Skip to content
News Astronomy

Astrophotography 101: How to capture star trails

Colorful star trails over a small lake.

Photographers love to capture star trails because the concentric circles and arcs add movement and energy to their images, transforming static scenes into compelling ephemeral stories that bring the night sky to life.

Star trails are beautifully bold photographs that demonstrate the path of stars as they move through the sky during a period of minutes or hours. With these photos, we are able to visually depict the Earth’s rotation, or spin, around its axis.

Capturing star trails can be an incredibly rewarding experience for astrophotographers. This is why we have created a step-by-step guide to help you take stunning images of star trails in the night sky.

1. Choose the right location
• Find a dark sky location far from city lights to minimize light pollution. International Dark Sky Places are ideal.

2. Check the weather and moon phase
• Clear skies are essential for star trail photography. Use weather apps to check for clear nights.
• Different phases of the moon work well with star trail photography, even full moons. Star trails are a great option when moonlight is too bright for Milky Way photos. 

3. Select the right gear
• A DSLR or mirrorless camera with manual settings.
• A wide-angle lens (14-24mm) with a large aperture (f/2.8 or lower).
• A sturdy tripod to keep your camera stable during long exposures.
• A Remote Shutter Release to prevent camera shake.
• An Intervalometer to regulate the number, frequency, and duration of photos taken.

4. Plan your shot
• Use PhotoPills to help you plan the perfect shot by providing tools to scout ideal locations and determine the best times for shooting with minimal light pollution. It can also visualize the composition of your photo using augmented reality and can calculate optimal camera settings.

5. Set up your camera
• Use the widest aperture (smallest f-number) your lens allows.
• Use ISO 1600-6400 depending on the ambient light or moonlight. Use a higher ISO for darker scenes but beware that higher ISOs can cause noise.  
• For individual shots, use 20-30 seconds. Alternatively, use bulb mode for longer exposures.
• Manually focus to infinity. Zoom in on a bright star to fine-tune focus.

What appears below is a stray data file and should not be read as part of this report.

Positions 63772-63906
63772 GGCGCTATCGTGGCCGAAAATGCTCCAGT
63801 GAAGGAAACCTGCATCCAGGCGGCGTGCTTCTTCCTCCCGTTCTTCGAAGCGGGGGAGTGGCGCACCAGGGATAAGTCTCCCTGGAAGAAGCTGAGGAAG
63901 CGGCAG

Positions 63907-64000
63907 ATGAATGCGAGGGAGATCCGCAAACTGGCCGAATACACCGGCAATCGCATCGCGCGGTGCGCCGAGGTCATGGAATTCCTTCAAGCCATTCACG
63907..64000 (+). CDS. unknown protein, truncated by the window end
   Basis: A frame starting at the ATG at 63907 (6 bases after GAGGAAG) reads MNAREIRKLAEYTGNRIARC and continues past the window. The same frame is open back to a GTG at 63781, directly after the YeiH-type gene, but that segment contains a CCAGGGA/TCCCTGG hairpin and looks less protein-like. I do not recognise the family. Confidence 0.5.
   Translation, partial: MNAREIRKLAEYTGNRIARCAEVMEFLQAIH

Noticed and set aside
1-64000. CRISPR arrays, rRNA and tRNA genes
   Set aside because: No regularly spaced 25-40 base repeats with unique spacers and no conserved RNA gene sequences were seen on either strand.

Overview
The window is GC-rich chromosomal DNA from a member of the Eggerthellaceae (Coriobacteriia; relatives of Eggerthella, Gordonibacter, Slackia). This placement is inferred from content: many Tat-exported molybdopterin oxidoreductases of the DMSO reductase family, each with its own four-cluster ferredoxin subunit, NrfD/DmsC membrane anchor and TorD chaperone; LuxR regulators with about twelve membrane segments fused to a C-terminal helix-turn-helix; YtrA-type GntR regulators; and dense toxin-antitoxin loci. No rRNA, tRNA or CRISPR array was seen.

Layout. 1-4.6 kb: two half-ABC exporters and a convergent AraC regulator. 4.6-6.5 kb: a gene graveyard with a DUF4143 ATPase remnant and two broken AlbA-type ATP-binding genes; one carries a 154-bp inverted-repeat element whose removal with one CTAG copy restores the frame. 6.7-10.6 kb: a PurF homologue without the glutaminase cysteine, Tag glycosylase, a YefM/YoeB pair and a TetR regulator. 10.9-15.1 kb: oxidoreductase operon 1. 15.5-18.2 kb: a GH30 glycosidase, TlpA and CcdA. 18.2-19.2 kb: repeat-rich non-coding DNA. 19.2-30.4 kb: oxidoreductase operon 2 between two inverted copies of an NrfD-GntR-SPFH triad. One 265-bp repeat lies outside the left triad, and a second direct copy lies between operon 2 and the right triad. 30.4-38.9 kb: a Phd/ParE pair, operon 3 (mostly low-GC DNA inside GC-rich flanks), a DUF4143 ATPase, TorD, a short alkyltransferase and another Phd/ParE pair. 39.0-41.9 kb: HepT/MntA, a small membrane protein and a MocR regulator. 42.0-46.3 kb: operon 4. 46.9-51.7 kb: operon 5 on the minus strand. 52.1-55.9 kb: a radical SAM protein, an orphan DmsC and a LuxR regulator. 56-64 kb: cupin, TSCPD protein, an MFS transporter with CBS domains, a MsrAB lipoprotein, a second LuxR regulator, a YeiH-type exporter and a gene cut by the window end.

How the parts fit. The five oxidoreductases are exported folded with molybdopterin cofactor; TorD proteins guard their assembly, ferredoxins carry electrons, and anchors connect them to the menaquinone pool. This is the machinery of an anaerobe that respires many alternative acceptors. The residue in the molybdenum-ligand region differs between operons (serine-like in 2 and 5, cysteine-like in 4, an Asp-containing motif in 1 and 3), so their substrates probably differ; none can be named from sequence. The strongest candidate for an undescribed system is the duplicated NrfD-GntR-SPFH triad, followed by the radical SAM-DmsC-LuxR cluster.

Star Trails in Moab, Utah
Photo of star trails taken by Bettymaya Foot in Dead Horse Point State Park, an International Dark Sky Park near Moab, Utah.

6. Compose your shot
• Include interesting foreground elements, such as trees, mountains, or buildings, to add depth to your image. 
• Aim your camera north (in the Northern Hemisphere) and south (in the Southern Hemisphere) to capture circular star trails around the celestial pole. Aiming towards other directions will create large arcs of stars—Play around!

7. Take multiple shots
• For the best results, use an external intervalometer or one built into your camera to take a series of consecutive shots over a few hours. This reduces noise and allows for easier stacking in post-processing.

8. Stack and process your images
• Use software like Photoshop to stack your images and create the star trail effect. A great free program to help you do this is called Star Stax.
• Adjust levels and color balance to enhance your final image. You may need to edit out brighter satellites and planes in each image before stacking.

Additional tips for success
• Have Patience! Star trails require time. Plan to shoot for at least an hour to capture significant movement.
• Experiment! Try different compositions, exposure times, and ISO settings to find what works best for your location and equipment.
• Be Safe! Be aware of your surroundings, especially if you’re in a remote location. Bring a friend or let someone know where you are.

By following these steps, you’ll be well on your way to capturing breathtaking star trails that showcase the beauty of the night sky. Be sure to share your star trail shots with the DarkSky community using #DarkSkyShare 

Wishing you happy trails!